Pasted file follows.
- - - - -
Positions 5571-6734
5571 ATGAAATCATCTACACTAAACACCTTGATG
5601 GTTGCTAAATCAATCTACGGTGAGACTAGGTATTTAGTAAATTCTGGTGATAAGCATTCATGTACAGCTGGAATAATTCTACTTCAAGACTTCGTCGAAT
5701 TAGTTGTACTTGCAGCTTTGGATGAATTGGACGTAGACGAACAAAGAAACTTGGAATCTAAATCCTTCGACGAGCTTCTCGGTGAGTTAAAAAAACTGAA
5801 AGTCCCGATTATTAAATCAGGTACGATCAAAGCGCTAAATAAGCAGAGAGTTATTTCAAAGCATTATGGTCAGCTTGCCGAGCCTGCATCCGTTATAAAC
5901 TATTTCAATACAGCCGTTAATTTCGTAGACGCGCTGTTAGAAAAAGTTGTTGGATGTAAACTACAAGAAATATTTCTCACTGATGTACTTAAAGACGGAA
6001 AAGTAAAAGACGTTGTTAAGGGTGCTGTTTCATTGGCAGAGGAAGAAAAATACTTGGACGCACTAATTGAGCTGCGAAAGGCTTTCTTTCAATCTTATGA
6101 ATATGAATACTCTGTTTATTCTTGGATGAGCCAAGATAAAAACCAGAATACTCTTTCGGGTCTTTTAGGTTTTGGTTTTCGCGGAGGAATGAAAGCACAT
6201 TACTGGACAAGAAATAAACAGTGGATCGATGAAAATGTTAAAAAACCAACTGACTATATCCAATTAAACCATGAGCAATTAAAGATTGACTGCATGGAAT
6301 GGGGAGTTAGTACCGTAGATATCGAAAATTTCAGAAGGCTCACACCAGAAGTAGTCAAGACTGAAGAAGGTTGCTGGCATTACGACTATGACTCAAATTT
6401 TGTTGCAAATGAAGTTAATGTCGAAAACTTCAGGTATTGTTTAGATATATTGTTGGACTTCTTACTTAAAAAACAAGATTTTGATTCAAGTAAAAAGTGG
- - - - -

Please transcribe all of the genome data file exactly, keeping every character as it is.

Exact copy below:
Positions 5571-6734
5571 ATGAAATCATCTACACTAAACACCTTGATG
5601 GTTGCTAAATCAATCTACGGTGAGACTAGGTATTTAGTAAATTCTGGTGATAAGCATTCATGTACAGCTGGAATAATTCTACTTCAAGACTTCGTCGAAT
5701 TAGTTGTACTTGCAGCTTTGGATGAATTGGACGTAGACGAACAAAGAAACTTGGAATCTAAATCCTTCGACGAGCTTCTCGGTGAGTTAAAAAAACTGAA
5801 AGTCCCGATTATTAAATCAGGTACGATCAAAGCGCTAAATAAGCAGAGAGTTATTTCAAAGCATTATGGTCAGCTTGCCGAGCCTGCATCCGTTATAAAC
5901 TATTTCAATACAGCCGTTAATTTCGTAGACGCGCTGTTAGAAAAAGTTGTTGGATGTAAACTACAAGAAATATTTCTCACTGATGTACTTAAAGACGGAA
6001 AAGTAAAAGACGTTGTTAAGGGTGCTGTTTCATTGGCAGAGGAAGAAAAATACTTGGACGCACTAATTGAGCTGCGAAAGGCTTTCTTTCAATCTTATGA
6101 ATATGAATACTCTGTTTATTCTTGGATGAGCCAAGATAAAAACCAGAATACTCTTTCGGGTCTTTTAGGTTTTGGTTTTCGCGGAGGAATGAAAGCACAT
6201 TACTGGACAAGAAATAAACAGTGGATCGATGAAAATGTTAAAAAACCAACTGACTATATCCAATTAAACCATGAGCAATTAAAGATTGACTGCATGGAAT
6301 GGGGAGTTAGTACCGTAGATATCGAAAATTTCAGAAGGCTCACACCAGAAGTAGTCAAGACTGAAGAAGGTTGCTGGCATTACGACTATGACTCAAATTT
6401 TGTTGCAAATGAAGTTAATGTCGAAAACTTCAGGTATTGTTTAGATATATTGTTGGACTTCTTACTTAAAAAACAAGATTTTGATTCAAGTAAAAAGTGG